In the first bout between Sod and and Ponce De Leon we saw the Thai give Ponce De Leon real problem, dropping him in the bout though taking a narrow loss. In a rematch however once De Leon showed his power and stopped Sod in amazing fashion to enhance his reputation as one of the heaviest handed fighters in the sport at that time.
Sadly since the losses to Ponce De Leon we've not seen Sod take on a single notable opponent, instead he had been happy to run up a 37 fight unbeaten streak, including 36 wins. Sadly it's not just been a lack of "notable" opponents on Sod's record but also quality opponents. Instead of progressing with experience the slow looking Sod has been beating limited foes that have almost allowed him to regress in the ring despite picking up the victories.
In regards to Rigondeaux we have one of the the true master boxers. If you're a fan of the sweet science and the ideas behind "hit and don't get hit" then Rigondeaux is your cup of tea though his lack of aggression and risk taking can often make his bouts appear tedious, especially given his exceptional skill and speed. It's this tedium of Rigondeaux that has seen the fighter and his promoter and TV giant HBO all fall out. Rigondeaux, for all his talent, can't keeps fans entertained or keep fans in an arena, as we saw in his stink fest with Joseph Agbeko.
The issues between Rigondeaux and his promoter have seen the two parties almost put together this bout to end Rigondeaux's contract. It appears that the bout, for all intents and purposes will be the last time Rigondeaux ever works with Top Rank. Unfortunately for the talented Cuban it's a bout he can't win even if he takes an amazingly impressive victory in the ring.
Priced as a prohibitive favourite at 1/100, or -10000 for our American readers, with some British sports books this is a bout that Rigondeaux is so favoured to win that many feel he need just step in the ring to win. Unfortunately by being involved in such a perceived mismatch Rigondeaux will be slated however he wins. If he beats Sod quickly it'll be a case if "well that was expected" whilst if he puts on a 12 round clinic people will say that he should have stopped Sod. It really is a no win situation.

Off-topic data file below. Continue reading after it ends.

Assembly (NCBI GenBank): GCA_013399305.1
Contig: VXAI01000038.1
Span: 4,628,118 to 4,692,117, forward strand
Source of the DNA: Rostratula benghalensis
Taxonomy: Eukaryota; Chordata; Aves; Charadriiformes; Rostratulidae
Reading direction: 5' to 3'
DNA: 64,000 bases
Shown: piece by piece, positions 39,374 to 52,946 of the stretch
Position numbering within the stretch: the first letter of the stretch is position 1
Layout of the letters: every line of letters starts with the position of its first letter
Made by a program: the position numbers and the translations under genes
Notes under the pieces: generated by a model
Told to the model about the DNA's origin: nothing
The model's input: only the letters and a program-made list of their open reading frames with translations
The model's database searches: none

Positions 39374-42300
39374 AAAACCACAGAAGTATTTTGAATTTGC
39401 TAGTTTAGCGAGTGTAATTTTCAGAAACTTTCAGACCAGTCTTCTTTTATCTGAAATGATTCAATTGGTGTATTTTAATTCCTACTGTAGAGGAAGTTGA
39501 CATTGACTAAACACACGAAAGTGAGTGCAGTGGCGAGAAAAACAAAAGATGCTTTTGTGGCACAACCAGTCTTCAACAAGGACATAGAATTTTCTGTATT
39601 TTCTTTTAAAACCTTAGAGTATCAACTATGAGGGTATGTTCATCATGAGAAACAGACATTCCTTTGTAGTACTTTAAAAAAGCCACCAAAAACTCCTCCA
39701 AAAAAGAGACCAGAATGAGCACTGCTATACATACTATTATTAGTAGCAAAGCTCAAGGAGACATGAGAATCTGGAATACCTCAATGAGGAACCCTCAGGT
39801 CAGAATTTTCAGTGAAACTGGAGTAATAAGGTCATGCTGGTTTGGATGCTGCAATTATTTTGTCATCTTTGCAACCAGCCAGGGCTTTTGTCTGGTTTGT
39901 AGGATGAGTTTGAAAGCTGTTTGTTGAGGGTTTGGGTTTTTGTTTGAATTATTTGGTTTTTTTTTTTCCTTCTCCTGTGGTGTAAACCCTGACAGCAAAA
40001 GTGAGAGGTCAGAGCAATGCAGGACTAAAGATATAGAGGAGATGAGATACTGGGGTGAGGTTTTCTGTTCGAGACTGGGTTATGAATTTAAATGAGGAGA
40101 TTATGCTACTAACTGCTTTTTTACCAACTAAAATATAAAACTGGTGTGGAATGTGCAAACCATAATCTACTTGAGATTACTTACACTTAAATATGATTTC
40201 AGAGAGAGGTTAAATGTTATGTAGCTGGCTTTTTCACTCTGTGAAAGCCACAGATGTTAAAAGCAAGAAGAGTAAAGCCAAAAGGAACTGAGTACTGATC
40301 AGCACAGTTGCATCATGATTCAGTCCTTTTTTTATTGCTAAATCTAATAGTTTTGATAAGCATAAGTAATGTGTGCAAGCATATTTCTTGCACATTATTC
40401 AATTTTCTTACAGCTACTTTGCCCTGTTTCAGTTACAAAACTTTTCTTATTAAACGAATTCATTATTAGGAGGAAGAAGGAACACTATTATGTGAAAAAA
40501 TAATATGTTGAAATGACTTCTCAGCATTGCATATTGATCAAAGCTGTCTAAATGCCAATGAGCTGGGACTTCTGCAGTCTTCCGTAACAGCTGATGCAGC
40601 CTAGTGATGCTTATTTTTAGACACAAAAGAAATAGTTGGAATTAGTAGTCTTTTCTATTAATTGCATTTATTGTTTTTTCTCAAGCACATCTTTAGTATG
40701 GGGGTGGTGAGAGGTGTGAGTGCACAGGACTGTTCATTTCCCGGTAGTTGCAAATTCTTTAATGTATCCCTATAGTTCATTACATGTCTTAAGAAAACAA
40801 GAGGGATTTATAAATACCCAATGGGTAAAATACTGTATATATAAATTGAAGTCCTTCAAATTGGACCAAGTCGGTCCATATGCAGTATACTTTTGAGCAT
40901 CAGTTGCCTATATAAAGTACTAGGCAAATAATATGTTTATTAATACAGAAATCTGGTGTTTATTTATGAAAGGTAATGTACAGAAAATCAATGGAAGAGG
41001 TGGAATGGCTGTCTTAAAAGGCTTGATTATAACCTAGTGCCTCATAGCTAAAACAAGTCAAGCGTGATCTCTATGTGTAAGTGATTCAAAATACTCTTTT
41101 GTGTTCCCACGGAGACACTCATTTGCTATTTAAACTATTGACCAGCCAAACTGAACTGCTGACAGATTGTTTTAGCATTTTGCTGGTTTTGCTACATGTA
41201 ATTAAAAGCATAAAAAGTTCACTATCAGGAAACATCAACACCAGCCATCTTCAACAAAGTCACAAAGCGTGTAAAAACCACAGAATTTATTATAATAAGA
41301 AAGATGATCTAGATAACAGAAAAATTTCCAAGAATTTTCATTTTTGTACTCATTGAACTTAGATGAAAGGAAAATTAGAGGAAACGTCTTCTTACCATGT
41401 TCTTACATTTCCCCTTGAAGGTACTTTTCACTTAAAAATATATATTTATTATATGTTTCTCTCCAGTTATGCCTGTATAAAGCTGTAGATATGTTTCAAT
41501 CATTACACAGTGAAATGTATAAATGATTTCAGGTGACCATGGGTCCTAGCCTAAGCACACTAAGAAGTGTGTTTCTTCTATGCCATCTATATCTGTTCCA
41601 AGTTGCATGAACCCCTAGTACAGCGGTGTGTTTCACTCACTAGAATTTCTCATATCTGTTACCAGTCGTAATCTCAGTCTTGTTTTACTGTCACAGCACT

The differences between the two men are massive. Sod is slow, clumsy, defensively poor, lacks power, and although he has experience he's developed more bad habits than almost any other fighter out there. In comparison Rigondeaux is lightning quick, almost flawless in his defence and has serious power when he lets his shots go, in fact the Cuban's left hand, when he throws it with real with conviction, is a thing of real beauty.
We're thinking that the straight left of Rigondeaux will be the key here and with the bad habits Sod has, including dropping his hands when he throws a shot, it could be a very early night with Rigondaux almost certain to land the left as a counter early on. Sod's chin isn't awful in fairness but we don't see him standing up to many of the powerful left hand shots of the Cuban and this really could be over very quickly if Rigondeaux feels like making a statement.
World Title Previews
The biggest fights get broken down as we try to predict who will come out on top in the up coming world title bouts.